The Government has also published new guidance today setting how the new Electrical Safety Standards in the Private Rented Sector (England) Regulations 2020 will affect landlords, tenants and local authorities. These regulations came into force today and will be effective for all new tenancies from 1 July 2020 and existing tenancies from 1 April 2021. Compliance with these regulations as well as the Gas Safety Regulation 1998 is a requirement and a landlord will not be in breach of their duties if “the landlord can show they have taken all reasonable steps to comply”.

Sport and leisure

Over the weekend, the Government also gave the green light to elite athletes to return to training. Guidance has been provided to assist elite sport organisations to deliver a safe return to organised training for its athletes and staff, while adhering to social distancing guidelines. The Government has now also published guidance on phased reopening of all types of sport and recreation venues. We are working with the Sports Ground Safety Authority and expect to share a guidance note on what councils will need to consider in relation to the stadiums they have regulatory responsibility for within the next couple of days.

Elsewhere, we are working closely with UK Active and the Chief Leisure Officers Association to ready public leisure facilities for reopening when it is safe to do so. Swim England and the Lawn Tennis Association are among several sports associations publishing detailed guidance for their own sports. Councils are being encouraged to think about the role that leisure services can play in aiding a green, more active recovery through supporting people to walk and cycle to work.

Our offer of support from Local Partnerships for councils with contracts with Places Leisure, Greenwich Leisure, Freedom Leisure, or Fusion is still open. Any council wishing to access support with their contracts should email

Local government workforce

As mentioned in Friday’s bulletin, the Government updated the rules and guidance in relation to the Coronavirus Job Retention Scheme. The LGA’s guidance has been updated to reflect the changes outlined in various government documents. The Government states it will publish more guidance on 12 June but has set out some new provisions for ‘flexible furloughing’. This includes allowing the return of staff part time from 1 July and introducing a deadline of 30 June for any new names to be included on the list of staff furloughed by an employer. This means that the final date by which an employer can furlough an employee for the first time will be 10 June, so the current 3-week furlough period to be completed by 30 June.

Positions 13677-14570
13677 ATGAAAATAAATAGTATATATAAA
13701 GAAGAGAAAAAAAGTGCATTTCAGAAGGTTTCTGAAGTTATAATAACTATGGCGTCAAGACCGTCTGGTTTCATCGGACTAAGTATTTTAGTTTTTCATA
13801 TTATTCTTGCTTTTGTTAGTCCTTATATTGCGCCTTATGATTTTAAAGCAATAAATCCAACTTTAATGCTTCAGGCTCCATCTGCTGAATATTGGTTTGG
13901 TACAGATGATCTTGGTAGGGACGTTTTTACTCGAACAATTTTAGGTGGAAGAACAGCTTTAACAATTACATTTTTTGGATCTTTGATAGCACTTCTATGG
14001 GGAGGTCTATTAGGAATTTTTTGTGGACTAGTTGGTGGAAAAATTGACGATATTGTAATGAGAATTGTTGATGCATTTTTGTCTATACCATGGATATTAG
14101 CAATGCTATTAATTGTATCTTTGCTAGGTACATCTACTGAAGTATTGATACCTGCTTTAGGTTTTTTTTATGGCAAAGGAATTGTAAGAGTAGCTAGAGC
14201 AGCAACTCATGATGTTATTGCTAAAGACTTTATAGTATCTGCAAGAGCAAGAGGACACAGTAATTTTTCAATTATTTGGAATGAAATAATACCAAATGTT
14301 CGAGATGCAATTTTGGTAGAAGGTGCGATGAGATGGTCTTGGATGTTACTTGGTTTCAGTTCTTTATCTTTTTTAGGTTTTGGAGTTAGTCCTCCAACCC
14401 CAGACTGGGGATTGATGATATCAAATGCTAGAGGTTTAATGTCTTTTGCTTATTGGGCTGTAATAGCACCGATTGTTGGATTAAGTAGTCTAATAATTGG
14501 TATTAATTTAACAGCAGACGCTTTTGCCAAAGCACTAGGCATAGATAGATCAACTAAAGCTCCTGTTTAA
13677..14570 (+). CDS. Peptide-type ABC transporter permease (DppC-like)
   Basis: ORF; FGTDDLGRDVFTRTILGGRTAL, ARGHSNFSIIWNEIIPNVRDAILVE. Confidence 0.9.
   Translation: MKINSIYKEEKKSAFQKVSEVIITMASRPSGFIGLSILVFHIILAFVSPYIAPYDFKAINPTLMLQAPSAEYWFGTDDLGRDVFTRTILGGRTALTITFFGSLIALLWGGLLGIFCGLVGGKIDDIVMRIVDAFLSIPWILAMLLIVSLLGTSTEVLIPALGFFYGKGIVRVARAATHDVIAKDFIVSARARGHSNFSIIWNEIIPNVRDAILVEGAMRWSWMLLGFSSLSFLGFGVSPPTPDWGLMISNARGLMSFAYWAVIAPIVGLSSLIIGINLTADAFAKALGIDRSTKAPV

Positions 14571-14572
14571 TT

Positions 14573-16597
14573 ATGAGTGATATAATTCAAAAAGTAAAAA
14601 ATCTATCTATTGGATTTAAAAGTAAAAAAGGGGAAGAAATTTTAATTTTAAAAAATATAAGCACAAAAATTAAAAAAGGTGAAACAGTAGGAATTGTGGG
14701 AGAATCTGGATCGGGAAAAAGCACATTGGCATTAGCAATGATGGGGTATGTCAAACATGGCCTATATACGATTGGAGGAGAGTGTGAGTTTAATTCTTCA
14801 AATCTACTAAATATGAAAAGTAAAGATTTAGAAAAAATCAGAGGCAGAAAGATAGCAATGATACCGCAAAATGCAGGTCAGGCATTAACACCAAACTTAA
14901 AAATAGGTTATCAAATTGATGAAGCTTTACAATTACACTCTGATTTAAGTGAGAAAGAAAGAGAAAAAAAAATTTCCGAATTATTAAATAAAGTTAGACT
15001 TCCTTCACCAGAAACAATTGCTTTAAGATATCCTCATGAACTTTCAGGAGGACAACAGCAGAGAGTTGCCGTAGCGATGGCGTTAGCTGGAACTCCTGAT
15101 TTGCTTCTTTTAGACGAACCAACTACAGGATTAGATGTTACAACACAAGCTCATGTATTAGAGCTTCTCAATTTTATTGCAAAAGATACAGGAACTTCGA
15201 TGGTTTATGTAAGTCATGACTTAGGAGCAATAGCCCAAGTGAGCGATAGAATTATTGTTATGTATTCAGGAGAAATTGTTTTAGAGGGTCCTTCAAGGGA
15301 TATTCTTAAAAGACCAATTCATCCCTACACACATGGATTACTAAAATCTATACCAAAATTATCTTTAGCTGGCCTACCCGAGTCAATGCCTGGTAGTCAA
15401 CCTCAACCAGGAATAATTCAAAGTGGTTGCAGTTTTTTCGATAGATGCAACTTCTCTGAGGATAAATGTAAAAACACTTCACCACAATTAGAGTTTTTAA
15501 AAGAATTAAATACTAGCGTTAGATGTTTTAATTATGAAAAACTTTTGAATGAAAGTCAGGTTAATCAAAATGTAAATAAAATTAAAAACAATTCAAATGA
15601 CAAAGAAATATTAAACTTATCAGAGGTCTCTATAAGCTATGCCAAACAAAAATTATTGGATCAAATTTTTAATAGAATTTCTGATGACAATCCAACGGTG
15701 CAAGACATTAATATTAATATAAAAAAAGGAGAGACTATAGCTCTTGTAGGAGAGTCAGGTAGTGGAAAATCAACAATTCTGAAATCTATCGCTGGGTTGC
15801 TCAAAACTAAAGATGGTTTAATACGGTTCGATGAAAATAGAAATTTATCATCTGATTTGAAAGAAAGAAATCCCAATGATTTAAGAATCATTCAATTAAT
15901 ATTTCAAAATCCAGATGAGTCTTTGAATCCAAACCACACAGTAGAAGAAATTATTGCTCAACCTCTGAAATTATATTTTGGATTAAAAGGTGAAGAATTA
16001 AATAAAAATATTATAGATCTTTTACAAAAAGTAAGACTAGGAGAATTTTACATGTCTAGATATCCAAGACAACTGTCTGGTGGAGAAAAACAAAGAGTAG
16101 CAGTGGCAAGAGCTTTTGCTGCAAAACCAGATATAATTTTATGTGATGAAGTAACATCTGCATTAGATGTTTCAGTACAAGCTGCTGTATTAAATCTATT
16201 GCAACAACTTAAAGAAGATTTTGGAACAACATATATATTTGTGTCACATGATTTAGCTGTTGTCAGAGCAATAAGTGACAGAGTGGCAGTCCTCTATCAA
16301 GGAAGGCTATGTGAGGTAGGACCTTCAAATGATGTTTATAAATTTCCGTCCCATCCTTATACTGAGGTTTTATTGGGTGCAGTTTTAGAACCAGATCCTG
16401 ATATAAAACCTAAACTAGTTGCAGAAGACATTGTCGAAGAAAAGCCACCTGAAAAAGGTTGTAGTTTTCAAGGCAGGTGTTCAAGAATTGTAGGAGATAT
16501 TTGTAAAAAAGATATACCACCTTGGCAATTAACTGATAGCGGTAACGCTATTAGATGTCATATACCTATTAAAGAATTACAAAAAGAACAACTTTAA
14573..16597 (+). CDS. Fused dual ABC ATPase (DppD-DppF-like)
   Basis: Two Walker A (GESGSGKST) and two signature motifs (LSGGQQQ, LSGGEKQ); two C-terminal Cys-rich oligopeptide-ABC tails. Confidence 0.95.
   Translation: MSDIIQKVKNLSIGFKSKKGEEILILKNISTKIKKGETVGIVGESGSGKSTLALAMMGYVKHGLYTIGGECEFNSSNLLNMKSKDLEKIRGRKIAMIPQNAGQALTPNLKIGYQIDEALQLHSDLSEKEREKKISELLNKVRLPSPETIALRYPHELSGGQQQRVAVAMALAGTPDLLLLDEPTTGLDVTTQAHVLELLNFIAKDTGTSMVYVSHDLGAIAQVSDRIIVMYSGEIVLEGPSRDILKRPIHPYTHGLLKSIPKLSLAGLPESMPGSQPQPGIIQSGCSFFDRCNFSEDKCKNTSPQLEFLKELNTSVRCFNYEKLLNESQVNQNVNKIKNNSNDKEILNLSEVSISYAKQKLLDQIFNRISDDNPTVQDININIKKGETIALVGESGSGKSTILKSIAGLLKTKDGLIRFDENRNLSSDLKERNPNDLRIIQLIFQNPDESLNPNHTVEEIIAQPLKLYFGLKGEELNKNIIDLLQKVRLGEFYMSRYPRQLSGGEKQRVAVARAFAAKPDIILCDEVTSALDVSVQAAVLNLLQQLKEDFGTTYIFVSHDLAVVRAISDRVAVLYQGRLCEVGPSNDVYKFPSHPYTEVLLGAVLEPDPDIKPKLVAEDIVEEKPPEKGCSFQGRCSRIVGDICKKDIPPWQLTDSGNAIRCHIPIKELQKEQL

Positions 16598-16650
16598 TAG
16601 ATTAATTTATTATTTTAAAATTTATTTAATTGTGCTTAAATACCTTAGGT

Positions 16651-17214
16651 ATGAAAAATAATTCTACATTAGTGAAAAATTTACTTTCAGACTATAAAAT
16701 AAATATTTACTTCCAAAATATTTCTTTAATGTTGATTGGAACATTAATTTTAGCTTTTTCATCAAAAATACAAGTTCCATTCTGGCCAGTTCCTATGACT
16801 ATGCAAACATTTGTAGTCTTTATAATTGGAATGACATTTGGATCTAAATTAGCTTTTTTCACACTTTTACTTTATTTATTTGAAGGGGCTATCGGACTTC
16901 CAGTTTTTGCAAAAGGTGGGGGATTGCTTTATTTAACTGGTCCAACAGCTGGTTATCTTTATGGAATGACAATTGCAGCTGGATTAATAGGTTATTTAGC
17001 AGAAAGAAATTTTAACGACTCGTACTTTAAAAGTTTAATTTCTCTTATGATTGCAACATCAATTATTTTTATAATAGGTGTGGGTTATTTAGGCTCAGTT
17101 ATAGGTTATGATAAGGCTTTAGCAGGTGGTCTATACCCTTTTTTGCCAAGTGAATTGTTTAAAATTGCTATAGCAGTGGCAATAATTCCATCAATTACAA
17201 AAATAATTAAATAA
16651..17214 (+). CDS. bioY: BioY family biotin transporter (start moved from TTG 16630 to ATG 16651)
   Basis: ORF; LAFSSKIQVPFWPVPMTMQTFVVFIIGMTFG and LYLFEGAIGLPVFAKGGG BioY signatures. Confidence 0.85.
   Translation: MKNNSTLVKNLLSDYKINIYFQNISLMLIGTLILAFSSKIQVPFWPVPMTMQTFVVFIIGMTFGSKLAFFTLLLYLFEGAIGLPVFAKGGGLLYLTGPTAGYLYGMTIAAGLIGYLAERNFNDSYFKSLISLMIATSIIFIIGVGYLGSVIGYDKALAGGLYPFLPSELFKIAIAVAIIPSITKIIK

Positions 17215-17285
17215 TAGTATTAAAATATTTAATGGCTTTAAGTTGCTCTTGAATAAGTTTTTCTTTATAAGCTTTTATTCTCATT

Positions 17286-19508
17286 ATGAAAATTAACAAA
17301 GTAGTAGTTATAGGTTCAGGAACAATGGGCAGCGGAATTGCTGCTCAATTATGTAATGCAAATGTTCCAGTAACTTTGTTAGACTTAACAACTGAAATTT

As referenced in the schools section above, the Government has today updated the Critical Worker Guidance that expired yesterday, reflecting the changed situation in schools but confirming that access to schools for children of critical workers (and vulnerable children) regardless of year group, remains in place.

Parliament this week

Most MPs are returning to the House of Commons this week after several weeks working remotely. Parliament is due to agree a new system of socially-distanced voting in the Commons tomorrow, as emergency legislation permitting online voting expired last month. There is also speculation in the media that the Chancellor, Rishi Sunak, is working on an emergency budget statement for the week commencing 6 July –  we will keep you up-to-date on any developments relating to these reports. 

The new arrangements for voting mean that Government legislation is now starting to come forward for its parliamentary scrutiny. On Thursday Cllr Simon Blackburn, the Chair of our Safer and Stronger Communities Board, will be giving evidence to the Domestic Abuse Public Bill Committee where he will talk about local government’s support for the new legislation and the important role of councils in tackling this horrendous crime. We will also be briefing ahead of a debate in the House of Lords on the future of the economy and submitting written evidence to the Health and Social Care Committee on adult social care funding and workforce.

Elsewhere, on Wednesday the Treasury Committee will be hearing from three former Chancellors on the economic impact of the pandemic and the Children's Commissioner for England, Anne Longfield OBE, will be in front of the Education Committee to give evidence on the impact of the outbreak on education and children's services.  


Today marks the start of Volunteers’ Week, which takes place 1-7 June every year. It's a chance to celebrate and say thank you for the contribution millions of volunteers make across the UK. Of course, this is even more poignant this year due to all of the great work that has gone on within communities during this challenging period for the country.

I hope this update has been helpful.

Best wishes,

Mark Lloyd
Chief Executive
Local Government Association

Mark Lloyd